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Daydreaming can help you — if you do it right

The science and benefits of daydreaming explained.

The concept, and practice, of mindfulness is a darling of the mental health space for its ability to reduce rumination, reduce stress, and boost working memory.

However — you can’t be mindful all of the time. Markus Baer, a professor of organizational behavior at Olin Business School, had that truth on his mind when considering research on workplace mindfulness. The brain wanders around 40 percent of the day, Baer tells Inverse. Given the frequency of this state, could there be any benefits?

Baer, along with co-authors Erik Dane and Héctor Madrid, investigated – angling their research towards daydreaming. Their results were published on July 1 in the Academy of Management Journal.

Ultimately, they found that daydreaming at work can benefit you — if done in specific circumstances. Daydreaming can boost creativity, and that creativity can guide you toward solutions for problems you’ve struggled to solve. However, those benefits only come if you enjoy the work you’re taking a break from.

“The greatest value is derived by people who identify with their profession and their work — like someone who sees themselves as an architect rather than an employee of an architecture firm,” Baer says. “People who see themselves as a ‘person who just works here’ will not reap the benefits of daydreaming.”

Daydreaming outside of work, meanwhile, comes with its own unique benefit: As a mental vacation.

Daydreaming and creativity — Baer and his colleagues’ study stems from an evaluation of 332 professionals between the ages of 33.9 and 35.9.

It was divided into two parts: In the first, employees in a spectrum of industries were asked to keep diaries of work problems, and how often they engaged in two types of daydreaming — “problem-oriented daydreams” or “bizarre daydreams.” They were also asked how often they thought of new ideas and solutions throughout the day. In the second study, employees of technology consulting companies were asked when and how often they daydreamed, while their supervisors rated their creativity.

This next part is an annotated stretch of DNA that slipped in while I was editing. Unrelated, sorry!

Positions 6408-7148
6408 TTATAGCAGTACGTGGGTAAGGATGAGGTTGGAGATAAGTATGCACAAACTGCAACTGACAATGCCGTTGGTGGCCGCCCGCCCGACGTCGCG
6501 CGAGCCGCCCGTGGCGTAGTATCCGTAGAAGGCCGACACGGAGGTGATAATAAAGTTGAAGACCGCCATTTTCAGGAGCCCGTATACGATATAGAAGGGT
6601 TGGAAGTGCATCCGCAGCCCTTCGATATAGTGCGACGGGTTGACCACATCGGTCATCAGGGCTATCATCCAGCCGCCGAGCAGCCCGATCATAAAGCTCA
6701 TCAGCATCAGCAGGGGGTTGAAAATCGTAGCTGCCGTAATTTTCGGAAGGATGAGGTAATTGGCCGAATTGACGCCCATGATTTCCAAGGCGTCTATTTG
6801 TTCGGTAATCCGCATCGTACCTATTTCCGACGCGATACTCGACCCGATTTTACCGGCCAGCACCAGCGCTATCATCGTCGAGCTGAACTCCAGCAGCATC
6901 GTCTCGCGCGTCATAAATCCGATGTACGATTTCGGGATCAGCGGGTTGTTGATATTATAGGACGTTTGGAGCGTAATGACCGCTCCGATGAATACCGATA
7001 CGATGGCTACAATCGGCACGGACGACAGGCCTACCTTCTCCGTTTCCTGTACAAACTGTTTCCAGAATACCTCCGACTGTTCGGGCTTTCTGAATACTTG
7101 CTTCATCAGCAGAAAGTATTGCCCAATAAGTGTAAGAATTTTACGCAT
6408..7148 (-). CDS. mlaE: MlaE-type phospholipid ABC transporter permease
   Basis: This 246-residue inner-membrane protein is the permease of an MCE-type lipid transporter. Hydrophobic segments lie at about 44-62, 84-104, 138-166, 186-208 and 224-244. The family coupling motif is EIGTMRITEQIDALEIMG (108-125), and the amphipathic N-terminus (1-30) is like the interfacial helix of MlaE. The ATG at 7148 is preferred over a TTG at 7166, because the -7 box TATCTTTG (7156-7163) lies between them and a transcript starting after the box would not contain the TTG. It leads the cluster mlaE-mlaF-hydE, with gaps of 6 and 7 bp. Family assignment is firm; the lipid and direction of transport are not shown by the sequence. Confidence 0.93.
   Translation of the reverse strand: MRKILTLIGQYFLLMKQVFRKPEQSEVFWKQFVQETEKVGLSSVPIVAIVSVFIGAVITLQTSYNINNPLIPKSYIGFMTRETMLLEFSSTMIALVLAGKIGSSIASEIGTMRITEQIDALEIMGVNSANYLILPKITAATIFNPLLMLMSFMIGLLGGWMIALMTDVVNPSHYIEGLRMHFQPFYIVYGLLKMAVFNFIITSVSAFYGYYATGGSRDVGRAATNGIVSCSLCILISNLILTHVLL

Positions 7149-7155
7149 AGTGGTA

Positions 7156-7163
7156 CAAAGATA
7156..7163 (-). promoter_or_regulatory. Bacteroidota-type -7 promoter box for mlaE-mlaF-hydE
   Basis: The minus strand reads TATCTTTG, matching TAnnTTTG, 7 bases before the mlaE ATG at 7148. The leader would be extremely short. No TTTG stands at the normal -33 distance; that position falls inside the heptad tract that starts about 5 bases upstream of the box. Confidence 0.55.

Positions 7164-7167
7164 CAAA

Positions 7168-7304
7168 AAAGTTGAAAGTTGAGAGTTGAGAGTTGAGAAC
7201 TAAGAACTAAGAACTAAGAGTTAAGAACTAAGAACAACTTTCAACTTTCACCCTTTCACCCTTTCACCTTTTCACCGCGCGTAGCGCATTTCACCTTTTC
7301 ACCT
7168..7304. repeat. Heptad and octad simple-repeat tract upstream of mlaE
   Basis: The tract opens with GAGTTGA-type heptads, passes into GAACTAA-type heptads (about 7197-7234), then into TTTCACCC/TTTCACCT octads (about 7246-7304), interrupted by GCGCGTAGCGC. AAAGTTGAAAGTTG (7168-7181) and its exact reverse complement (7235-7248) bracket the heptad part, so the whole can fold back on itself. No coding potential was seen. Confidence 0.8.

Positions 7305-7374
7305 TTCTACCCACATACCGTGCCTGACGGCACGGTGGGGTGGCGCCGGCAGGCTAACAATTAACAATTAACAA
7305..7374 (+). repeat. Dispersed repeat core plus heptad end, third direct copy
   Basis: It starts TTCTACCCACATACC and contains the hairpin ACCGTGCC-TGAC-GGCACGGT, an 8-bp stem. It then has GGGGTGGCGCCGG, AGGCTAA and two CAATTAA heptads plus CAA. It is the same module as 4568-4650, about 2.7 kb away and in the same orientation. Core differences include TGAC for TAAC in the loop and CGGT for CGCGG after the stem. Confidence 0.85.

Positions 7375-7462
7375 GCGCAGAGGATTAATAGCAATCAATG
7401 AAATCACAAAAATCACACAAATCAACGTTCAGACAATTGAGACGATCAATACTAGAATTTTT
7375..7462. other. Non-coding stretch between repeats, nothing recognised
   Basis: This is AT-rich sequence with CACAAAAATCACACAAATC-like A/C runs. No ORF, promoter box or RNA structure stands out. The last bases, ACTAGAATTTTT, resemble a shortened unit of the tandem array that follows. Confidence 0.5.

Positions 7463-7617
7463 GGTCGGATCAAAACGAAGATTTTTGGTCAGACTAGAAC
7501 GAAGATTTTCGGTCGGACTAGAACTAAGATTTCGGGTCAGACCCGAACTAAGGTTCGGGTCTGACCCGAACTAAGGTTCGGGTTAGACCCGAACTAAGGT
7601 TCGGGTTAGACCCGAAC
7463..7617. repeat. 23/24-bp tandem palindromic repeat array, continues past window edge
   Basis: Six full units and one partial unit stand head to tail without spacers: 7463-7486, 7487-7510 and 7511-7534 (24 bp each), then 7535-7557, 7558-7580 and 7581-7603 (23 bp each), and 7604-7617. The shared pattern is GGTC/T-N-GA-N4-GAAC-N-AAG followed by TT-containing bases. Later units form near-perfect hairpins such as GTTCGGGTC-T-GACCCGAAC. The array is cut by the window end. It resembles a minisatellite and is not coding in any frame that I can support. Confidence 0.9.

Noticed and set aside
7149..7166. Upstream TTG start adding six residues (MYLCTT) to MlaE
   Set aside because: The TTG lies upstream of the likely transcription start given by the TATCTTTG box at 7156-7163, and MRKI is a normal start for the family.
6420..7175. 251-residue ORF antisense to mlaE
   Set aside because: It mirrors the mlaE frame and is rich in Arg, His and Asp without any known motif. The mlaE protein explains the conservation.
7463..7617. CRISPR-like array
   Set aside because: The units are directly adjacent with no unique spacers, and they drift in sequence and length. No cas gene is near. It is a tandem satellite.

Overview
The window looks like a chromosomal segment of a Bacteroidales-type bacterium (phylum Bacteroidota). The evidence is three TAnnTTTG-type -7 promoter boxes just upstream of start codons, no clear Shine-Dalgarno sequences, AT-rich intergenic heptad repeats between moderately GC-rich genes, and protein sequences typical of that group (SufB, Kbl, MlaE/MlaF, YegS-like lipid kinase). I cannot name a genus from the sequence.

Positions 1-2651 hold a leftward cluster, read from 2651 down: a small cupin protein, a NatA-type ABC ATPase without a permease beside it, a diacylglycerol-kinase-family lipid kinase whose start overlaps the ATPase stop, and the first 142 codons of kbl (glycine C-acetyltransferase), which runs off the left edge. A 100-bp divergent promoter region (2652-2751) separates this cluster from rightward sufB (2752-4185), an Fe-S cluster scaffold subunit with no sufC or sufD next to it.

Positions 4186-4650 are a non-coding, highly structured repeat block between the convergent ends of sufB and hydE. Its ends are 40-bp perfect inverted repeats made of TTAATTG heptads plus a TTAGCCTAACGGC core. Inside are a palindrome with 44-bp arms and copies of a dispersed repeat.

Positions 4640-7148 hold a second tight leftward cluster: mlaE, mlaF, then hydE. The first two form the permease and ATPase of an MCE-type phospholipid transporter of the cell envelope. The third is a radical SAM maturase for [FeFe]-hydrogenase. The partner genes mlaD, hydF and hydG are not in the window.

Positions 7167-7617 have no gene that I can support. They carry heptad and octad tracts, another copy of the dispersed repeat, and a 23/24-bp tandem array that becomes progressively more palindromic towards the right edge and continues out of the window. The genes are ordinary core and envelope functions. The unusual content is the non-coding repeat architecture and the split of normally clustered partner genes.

"In our daydreams, we imagine new possibilities, realistic or unrealistic."

Across both studies, workers were more likely to daydream when they encountered a challenge they needed to solve, and daydreams boosted their creativity — if they identified with the work they were doing. If they did not identify with their work, daydreaming compromised their performance.

“In our daydreams, we imagine new possibilities, realistic or unrealistic,” Baer says. “At the heart of creativity is the generation of new and valuable ideas. Thus, our daydreams provide one avenue into such novel worlds.”

Other studies have also found a link between daydreaming and creativity: In a 2017 study published in the journal Neuropsychologia scientists evaluated the brain patterns of over 100 people while they were in an MRI machine. The participants were asked how often their minds wandered. Ultimately, they found that people who daydreamed the most also scored the highest for intellectual and creative ability and had the most efficient brain systems.

Christine Godwin is a cognitive neuroscientist at Apple and was a lead co-author of this study. She tells Inverse that the way the brain supports ever-fluctuating dynamics — like when the mind wanders — “has really important implications for thinking and performance.” When it comes to whether or not daydreaming is actually good for you, context is key, Godwin says.

“Of course there are times when you need to focus on something and daydreaming can be a bad thing, but other times daydreaming lets you come up with new ideas, and make connections between concepts that you wouldn’t have come up with by typical problem solving,” Godwin explains. “And of course, daydreaming can just be a fun mental escape too.”

Daydreaming the right way — For now, it is not well understood how to control the content of daydreams — or if daydreams are controllable at all, Baer says.

However, his work, along with the research of others, does suggest some strategies: Generally, it is helpful to deeply engage in challenging work. Then, Baer says, when you do inevitably encounter an impasse, “giving the mind permission to wander is a valuable strategy.”

“When one gets stuck on a challenging problem, rather than forcing the mind to work it out consciously, it is valuable to allow for daydreams to occur,” he says. “One should not dismiss the content of the daydreams as being irrelevant, as our research suggests that both problem-focused and utterly bizarre daydreams have utility.”

Godwin also recommends attempting to maintain a level of meta-awareness of your thoughts as you daydream.

“That way you can catch interesting ideas or answers to problems that arise, and stop daydreaming if you start thinking negative thoughts or ruminating too much on problems or concerns,” she says.

Godwin likes daydreaming. So does Baer. He says his new study is especially close to his heart because, as a child, he was reprimanded for daydreaming by his teachers.

“I was labeled as a daydreamer and made to feel guilty,” Baer remembers. “This paper has great personal significance because it clearly shows there are benefits of daydreaming.”

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